What are the protein intake recommendations for the treatment of hypercalciuria?

Updated: Apr 23, 2019
  • Author: Stephen W Leslie, MD, FACS; Chief Editor: Vecihi Batuman, MD, FASN  more...
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Answer

High protein intake has been judged second only to vitamin D ingestion in its ability to increase intestinal calcium absorption. Other effects of a high animal protein diet include an increase in urinary oxalate and uric acid, as well as a reduction in urinary citrate.

Urinary sulfate levels can be used as a general marker of oral animal protein intake. Generally, up to 40 mg of sulfate per day is considered normal, whereas in calcium-stone formers, optimal levels would be below 25-30 mg daily.

The possible link between high animal protein intake and kidney stones has been known since at least 1973. This link was found in epidemiologic studies first in India and then in England, Germany, Austria, Japan, Italy, and, finally, the United States. [44] Known stone formers appear to be more sensitive to the stone-enhancing effects of high–animal protein diets than do non–stone forming control populations.

Animal protein affects urinary calcium mainly through its acid-loading ability. Animal protein is high in purines, which are metabolized to uric acid, contributing to the acid load. Animal protein also increases the body's acid load directly. Methionine and cystine, which contain relatively high levels of sulfur, are more common in animal protein than plant protein. When the sulfur is oxidized to sulfate, additional acid is generated. (Sulfate also can form a soluble complex with calcium in the renal tubules, reducing calcium reabsorption and contributing to hypercalciuria.)

Excess acid needs to be neutralized. This often occurs in the bone, where the extra acid is buffered, releasing calcium from the bony stores. The released calcium eventually contributes to increased urinary calcium. Moreover, acid loading directly inhibits calcium reabsorption in the distal renal tubule, which further exacerbates any hypercalciuria. The extra acid also reduces urinary citrate excretion, by enhancing citrate reabsorption in the proximal renal tubule.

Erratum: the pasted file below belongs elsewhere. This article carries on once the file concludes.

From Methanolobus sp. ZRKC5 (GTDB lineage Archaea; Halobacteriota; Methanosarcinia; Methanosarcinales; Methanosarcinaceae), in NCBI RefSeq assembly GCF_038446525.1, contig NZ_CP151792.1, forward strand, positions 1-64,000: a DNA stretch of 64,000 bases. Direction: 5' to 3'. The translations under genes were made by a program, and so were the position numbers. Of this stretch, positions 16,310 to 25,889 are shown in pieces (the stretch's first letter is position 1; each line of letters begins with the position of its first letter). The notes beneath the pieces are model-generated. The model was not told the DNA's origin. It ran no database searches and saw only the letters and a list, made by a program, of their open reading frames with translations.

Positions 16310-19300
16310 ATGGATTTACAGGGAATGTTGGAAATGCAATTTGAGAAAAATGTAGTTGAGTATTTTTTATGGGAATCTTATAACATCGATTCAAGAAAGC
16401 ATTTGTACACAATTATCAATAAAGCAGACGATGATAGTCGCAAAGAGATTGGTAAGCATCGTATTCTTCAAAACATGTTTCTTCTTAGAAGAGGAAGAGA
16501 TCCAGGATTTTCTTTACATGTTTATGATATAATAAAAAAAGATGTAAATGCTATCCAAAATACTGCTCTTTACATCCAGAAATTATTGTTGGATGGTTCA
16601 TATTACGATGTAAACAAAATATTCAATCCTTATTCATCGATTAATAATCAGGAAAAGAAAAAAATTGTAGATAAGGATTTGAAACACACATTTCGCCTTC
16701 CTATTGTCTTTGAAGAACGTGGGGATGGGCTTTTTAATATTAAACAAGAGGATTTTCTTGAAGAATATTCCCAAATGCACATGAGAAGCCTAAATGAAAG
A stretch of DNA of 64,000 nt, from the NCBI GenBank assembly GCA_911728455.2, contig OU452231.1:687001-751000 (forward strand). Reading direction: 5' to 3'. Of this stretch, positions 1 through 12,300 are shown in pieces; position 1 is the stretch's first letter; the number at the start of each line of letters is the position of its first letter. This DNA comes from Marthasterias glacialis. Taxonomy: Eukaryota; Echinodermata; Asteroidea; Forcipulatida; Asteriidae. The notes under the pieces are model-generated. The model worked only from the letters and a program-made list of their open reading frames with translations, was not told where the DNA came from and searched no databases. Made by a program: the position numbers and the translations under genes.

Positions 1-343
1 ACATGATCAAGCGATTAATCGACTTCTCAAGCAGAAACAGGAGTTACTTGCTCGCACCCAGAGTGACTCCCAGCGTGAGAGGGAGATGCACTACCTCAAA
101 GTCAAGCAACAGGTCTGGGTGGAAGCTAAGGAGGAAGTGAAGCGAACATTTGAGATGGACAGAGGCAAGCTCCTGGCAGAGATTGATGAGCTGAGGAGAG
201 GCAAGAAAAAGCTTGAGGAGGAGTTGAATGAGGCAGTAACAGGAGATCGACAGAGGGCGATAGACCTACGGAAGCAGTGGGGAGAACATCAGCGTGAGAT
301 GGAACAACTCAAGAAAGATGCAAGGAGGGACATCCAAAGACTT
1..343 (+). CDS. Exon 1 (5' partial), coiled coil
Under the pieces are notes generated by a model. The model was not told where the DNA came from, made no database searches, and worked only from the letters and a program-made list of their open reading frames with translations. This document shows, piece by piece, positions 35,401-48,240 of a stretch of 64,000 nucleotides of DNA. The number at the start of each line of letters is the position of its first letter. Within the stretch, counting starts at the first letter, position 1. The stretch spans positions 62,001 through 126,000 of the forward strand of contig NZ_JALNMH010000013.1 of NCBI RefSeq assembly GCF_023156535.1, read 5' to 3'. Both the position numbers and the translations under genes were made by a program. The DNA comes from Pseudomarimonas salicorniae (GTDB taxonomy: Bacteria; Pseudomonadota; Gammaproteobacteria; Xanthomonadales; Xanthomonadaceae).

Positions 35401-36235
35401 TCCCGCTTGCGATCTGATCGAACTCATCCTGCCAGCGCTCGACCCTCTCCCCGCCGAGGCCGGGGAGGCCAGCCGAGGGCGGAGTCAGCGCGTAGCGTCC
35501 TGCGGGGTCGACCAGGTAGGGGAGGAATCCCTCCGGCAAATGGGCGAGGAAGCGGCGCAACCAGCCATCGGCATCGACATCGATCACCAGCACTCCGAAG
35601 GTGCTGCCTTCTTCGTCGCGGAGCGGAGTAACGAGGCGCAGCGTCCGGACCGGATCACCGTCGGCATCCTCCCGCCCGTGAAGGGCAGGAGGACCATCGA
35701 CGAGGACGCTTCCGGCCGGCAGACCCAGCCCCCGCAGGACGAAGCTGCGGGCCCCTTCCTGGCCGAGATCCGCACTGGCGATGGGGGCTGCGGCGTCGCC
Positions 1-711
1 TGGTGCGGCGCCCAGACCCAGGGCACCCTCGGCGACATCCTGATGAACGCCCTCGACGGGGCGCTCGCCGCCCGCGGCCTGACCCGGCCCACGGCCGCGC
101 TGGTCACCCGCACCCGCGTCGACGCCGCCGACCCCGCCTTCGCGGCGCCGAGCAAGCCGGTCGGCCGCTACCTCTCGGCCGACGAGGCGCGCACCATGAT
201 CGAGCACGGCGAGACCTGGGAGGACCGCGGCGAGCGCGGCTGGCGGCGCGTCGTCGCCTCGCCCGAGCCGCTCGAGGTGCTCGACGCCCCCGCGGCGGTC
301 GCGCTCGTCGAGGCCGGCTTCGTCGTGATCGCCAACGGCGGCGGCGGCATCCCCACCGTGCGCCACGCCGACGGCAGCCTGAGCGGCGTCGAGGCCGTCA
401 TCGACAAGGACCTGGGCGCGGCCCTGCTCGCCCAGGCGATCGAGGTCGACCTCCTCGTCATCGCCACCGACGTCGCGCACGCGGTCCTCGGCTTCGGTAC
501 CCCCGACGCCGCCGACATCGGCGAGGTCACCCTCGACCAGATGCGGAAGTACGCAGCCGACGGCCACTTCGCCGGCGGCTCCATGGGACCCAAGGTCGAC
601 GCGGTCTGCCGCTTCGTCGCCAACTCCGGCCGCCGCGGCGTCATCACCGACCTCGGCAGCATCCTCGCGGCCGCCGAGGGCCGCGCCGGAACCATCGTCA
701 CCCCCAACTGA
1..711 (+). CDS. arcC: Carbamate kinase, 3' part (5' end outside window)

Dietary animal protein reduction

Each 75 g of additional dietary animal protein raises the urinary calcium level by 100 mg/day. In one study, increasing methionine ingestion by just 6 g/day was found to raise the daily urinary calcium excretion by 80 mg. Dietary animal protein intake should be less than 1.7 g/kg of body weight per day.

An intriguing randomized study that compared the stone production rates in about 100 known calcium oxalate stone formers who differed in their dietary protein and fiber intakes found significantly fewer stones in the group with the high-fiber, low–animal protein diet. [45] Of course, the possibility exists that the fiber or just the combination of the high fiber and animal protein restriction was effective.

The first group in the study was instructed just to increase fluid intake, whereas the second group was told to increase fluid intake and consume a high-fiber, low–animal protein diet; both groups were observed for 4.5 years. [45] Additional studies are needed to determine exactly which dietary modifications are most efficacious and to eliminate variables, such as uncontrolled sodium and calcium intake, that might influence the outcome.

Oxalate excretion

An association may also exist between high animal protein ingestion and increased oxalate excretion. For example, the production of glycolate, an oxalate precursor, is strongly linked to animal protein intake. However, although some investigators have found a link between high animal protein intake and increased urinary oxalate, others have not. Further studies are needed to determine the presence and significance of any such correlation.


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